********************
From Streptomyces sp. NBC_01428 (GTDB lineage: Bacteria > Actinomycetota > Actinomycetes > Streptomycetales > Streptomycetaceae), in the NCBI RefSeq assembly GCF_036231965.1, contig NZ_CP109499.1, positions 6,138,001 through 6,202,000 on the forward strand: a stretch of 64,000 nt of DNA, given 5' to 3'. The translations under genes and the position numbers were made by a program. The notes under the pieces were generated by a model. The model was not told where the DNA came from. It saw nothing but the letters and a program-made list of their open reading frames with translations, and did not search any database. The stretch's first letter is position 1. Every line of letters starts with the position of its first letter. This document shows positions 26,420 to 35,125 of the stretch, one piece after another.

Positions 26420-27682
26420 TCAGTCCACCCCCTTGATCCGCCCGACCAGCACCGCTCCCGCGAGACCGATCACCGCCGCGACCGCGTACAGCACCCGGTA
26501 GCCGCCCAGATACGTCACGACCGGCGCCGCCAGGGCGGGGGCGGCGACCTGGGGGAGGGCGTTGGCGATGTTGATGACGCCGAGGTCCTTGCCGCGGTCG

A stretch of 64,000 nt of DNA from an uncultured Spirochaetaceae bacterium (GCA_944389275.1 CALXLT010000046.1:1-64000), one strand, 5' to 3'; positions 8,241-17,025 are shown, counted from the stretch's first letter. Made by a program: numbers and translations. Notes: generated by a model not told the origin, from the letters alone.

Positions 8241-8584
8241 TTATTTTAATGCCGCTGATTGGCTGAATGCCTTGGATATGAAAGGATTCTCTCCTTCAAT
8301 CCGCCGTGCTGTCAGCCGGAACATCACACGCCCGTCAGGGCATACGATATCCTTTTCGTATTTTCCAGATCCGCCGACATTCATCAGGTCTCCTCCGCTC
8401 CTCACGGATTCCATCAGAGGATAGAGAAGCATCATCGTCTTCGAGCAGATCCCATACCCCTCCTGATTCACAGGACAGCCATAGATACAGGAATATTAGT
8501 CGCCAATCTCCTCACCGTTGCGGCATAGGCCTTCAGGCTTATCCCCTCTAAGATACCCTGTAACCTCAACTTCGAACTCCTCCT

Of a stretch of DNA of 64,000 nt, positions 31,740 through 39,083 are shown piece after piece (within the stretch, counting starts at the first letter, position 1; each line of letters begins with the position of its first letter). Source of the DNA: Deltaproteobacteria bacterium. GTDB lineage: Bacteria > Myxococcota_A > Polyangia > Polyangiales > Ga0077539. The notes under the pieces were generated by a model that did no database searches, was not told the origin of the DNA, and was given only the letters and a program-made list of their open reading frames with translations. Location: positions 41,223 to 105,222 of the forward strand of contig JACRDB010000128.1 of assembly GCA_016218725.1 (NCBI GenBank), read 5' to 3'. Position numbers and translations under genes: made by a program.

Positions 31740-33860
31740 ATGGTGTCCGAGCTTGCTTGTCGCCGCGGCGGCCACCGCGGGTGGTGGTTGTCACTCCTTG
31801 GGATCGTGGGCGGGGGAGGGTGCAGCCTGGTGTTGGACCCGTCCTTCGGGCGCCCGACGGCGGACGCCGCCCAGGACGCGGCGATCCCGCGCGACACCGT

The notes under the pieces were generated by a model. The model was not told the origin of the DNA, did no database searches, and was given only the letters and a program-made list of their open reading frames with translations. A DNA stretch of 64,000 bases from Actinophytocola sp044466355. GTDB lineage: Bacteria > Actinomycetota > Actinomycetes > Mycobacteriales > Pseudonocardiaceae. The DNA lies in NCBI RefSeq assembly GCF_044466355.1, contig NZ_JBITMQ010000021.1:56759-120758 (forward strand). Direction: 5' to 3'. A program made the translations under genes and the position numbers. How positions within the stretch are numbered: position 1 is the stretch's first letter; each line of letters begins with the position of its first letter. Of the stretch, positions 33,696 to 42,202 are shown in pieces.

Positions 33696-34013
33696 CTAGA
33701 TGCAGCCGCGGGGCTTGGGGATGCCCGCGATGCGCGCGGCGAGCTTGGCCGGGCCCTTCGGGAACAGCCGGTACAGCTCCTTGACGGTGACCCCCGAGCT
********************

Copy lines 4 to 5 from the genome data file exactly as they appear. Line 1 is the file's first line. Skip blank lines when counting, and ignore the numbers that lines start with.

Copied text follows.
26501 GCCGCCCAGATACGTCACGACCGGCGCCGCCAGGGCGGGGGCGGCGACCTGGGGGAGGGCGTTGGCGATGTTGATGACGCCGAGGTCCTTGCCGCGGTCG

A stretch of 64,000 nt of DNA from an uncultured Spirochaetaceae bacterium (GCA_944389275.1 CALXLT010000046.1:1-64000), one strand, 5' to 3'; positions 8,241-17,025 are shown, counted from the stretch's first letter. Made by a program: numbers and translations. Notes: generated by a model not told the origin, from the letters alone.